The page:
The first new gTLD to go live is seeing its first-year renewals at 55% one year after hitting general availability.
dotShabaka Registry’s شبكة. (or “.shabaka”, the Arabic for “.web”) has also seen its zone file shrink by about 27% over the last two weeks.
The zone peaked at 2,069 domains on February 1, 2015, but today stands at 1,521. Exactly one year ago, it was at 1,561 names.
The zone is smaller today than it was just two weeks after GA began, in other words.
“We can confirm we’re seeing renewal rates for names due in February at around 55%,” Adrian Kinderis, CEO of ARI Registry Services, which runs .shabaka’s back-end, told DI in a statement.
The registry added 1,608 domains in February 2014, 1,400 of those in the first half of the month.
The 55% is the number of domains that were renewed before their February expiry date. The full number for February will not be known until the grace period ends in mid-April.
“We have a handful of cancel renews and all other expired domains are in the auto-renew period,” he said. “It’s too early to examine the numbers for renews post-expiry date, but we expect this will increase the overall tally.”
“Given the market conditions we face in the region, the results align with our forecasts and we expect the numbers to improve for renewals due in the coming weeks and months,” he said.
In gTLDs, domains can enter a Auto Renew Grace Period for up to 45 days after expiration, during which they can still be renewed by their registrant and may or may not appear in the zone file.
It wouldn’t be fair on other new gTLD registries to read to much into these numbers, assuming they do not improve, as شبكة. is a bit of an unusual case.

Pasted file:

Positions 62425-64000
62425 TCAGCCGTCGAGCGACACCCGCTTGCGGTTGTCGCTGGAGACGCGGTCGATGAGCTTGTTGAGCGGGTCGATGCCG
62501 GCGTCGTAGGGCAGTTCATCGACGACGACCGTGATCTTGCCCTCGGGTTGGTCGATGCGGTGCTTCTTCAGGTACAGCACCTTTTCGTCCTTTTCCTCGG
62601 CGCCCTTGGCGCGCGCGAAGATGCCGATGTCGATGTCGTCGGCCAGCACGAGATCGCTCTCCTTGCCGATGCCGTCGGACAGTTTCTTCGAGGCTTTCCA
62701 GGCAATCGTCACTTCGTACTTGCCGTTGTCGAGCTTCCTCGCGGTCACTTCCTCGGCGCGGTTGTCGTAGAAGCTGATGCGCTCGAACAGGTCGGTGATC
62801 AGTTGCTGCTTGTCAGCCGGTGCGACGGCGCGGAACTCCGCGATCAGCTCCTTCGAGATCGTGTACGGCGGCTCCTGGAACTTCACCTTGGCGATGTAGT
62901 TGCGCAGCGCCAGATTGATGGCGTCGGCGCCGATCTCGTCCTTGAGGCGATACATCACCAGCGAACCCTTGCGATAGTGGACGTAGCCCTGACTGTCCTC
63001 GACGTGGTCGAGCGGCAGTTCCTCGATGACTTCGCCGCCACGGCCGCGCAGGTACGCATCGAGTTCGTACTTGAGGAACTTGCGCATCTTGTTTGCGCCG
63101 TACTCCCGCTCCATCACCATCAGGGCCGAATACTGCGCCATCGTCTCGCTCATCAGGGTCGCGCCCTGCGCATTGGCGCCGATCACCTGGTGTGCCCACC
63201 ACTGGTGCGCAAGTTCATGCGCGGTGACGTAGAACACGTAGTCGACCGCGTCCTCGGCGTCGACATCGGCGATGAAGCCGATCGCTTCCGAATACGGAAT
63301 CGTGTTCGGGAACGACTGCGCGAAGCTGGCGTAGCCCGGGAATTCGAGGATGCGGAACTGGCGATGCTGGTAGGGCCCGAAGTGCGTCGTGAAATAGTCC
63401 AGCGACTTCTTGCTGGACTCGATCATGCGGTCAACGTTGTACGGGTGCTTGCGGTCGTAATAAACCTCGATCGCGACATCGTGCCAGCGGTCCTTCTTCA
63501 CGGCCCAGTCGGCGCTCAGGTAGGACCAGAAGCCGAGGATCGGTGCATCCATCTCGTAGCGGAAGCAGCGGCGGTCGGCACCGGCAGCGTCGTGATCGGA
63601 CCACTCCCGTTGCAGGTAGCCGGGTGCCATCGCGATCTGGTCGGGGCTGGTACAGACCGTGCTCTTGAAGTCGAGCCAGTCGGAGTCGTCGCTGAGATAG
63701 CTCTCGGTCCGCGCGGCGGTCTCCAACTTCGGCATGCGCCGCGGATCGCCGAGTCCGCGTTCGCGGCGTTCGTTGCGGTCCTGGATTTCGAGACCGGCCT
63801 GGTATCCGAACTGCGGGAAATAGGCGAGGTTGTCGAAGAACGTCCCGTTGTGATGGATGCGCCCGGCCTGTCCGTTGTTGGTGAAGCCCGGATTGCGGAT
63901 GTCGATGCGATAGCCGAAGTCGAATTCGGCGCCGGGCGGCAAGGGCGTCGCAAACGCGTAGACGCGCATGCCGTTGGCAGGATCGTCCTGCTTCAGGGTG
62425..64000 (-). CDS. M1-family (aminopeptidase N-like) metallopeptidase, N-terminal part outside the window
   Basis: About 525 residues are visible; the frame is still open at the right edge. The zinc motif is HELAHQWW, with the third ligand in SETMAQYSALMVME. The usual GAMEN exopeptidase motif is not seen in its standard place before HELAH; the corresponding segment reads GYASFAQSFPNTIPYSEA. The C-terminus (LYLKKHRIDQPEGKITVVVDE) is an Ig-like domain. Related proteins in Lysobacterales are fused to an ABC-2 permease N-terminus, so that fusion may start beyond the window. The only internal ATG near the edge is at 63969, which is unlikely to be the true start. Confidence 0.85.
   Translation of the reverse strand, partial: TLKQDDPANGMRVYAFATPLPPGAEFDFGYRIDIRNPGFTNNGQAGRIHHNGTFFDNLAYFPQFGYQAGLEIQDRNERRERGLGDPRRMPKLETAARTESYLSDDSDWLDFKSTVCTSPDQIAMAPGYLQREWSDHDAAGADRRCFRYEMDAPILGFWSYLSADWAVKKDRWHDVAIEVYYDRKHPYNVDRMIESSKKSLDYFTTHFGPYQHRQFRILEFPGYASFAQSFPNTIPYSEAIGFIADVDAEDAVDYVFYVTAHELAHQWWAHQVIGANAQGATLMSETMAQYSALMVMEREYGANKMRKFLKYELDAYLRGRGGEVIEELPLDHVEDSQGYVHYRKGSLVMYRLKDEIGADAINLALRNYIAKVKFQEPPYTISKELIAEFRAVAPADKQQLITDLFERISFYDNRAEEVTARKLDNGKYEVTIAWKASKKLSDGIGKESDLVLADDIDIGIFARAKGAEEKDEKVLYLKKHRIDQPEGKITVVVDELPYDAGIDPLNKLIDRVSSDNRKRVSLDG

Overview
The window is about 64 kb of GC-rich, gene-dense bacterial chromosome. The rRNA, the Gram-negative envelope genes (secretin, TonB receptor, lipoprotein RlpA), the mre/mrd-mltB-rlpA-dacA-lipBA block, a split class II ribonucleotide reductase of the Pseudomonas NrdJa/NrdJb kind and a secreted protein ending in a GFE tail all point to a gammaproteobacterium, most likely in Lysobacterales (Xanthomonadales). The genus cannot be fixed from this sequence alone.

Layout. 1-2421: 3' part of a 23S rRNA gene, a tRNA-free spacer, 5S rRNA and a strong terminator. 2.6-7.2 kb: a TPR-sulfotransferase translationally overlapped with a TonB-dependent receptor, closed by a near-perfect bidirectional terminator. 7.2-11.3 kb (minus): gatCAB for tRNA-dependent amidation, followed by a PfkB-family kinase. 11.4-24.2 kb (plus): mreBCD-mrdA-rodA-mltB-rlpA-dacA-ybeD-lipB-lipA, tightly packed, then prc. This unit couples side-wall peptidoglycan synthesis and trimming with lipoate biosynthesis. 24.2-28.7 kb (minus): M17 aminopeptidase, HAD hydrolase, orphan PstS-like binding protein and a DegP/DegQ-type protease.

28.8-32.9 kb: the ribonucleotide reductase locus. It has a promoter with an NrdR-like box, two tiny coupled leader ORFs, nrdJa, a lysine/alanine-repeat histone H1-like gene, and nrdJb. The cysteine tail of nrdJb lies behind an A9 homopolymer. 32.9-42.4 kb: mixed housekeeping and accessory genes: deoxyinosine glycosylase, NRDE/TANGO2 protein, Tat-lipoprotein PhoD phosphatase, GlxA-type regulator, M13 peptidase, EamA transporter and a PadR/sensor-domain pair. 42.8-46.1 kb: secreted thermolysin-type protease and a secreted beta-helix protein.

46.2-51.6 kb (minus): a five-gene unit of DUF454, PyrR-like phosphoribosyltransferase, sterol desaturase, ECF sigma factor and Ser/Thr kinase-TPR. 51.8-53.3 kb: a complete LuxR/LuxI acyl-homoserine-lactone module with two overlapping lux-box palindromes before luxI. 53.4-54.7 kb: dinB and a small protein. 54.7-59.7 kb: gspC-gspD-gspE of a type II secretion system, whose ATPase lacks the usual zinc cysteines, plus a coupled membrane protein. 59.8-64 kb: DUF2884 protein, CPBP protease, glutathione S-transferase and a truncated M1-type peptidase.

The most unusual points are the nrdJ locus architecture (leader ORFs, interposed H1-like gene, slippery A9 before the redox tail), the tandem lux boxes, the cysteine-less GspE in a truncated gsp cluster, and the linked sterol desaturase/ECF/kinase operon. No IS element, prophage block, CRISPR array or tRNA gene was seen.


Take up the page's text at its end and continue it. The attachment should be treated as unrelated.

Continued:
It’s seen low registration volume, despite the apparently attractive string, largely because it’s restricted to Arabic script at the second level and the Arabic-speaking market is in its infancy.
When شبكة. launched there were no registrars offering an end-to-end Arabic shopping cart, Kinderis said. He added:
The most significant problem still remains demand and consumer awareness…
In regards to demand, the lack of awareness is a direct result of little to no marketing in the region. Apart from our own efforts, there has been little marketing or education programs deployed to increase awareness of new Top-Level Domains and Arabic script domain names.
We have even limited our marketing efforts because we identified early that market readiness is inadequate. Any large investment in marketing from dotShabaka Registry at the moment would be premature and wasteful until supply, demand and universal acceptance issues have been addressed.
He called on ICANN and its recently created Middle East Working Group to focus on ways to increase awareness and demand for domain names in the region. To date, it’s focused too much registrars and technical issues, he said.
شبكة. has its own set of issues and is probably not the best test case for new gTLDs in general.
That’s going to come soon. Donuts’ first batch of gTLDs — .guru, .bike, .holdings, .plumbing, .singles, .ventures and .clothing — had their base-price GA anniversary on February 4, and it appears that domains have already started to drop.
There’s little indication of anything amiss in the .guru zone file so far but the other six are down slightly — by maybe 100 or so names apiece, or less than 1% each — over the last two weeks.
Donuts executives have said they expect first-year renewals to be strong, but we’ve got a few weeks left before anyone will be in a position to know for sure.
A little over a year into the live phase of the new gTLD program, a group of domain industry companies are getting together to make sure the expansion is supported across the whole internet.
A new Universal Acceptance Steering Group has formed, with the support of ICANN and the Domain Name Association, to help fix many of the compatibility problems facing new gTLD registrants today.
“The basic problem is that these new types of domains and email addresses just break stuff,” Google’s Brent London said during a UASG meeting at the ICANN meeting in Singapore last week.
“You try to use an internationalized domain or a long new gTLD, or even a short new gTLD, or certainly an internationalized email address and you’re likely to run into problems,” he said. “What we’re doing is going around asking developers to make their products work.”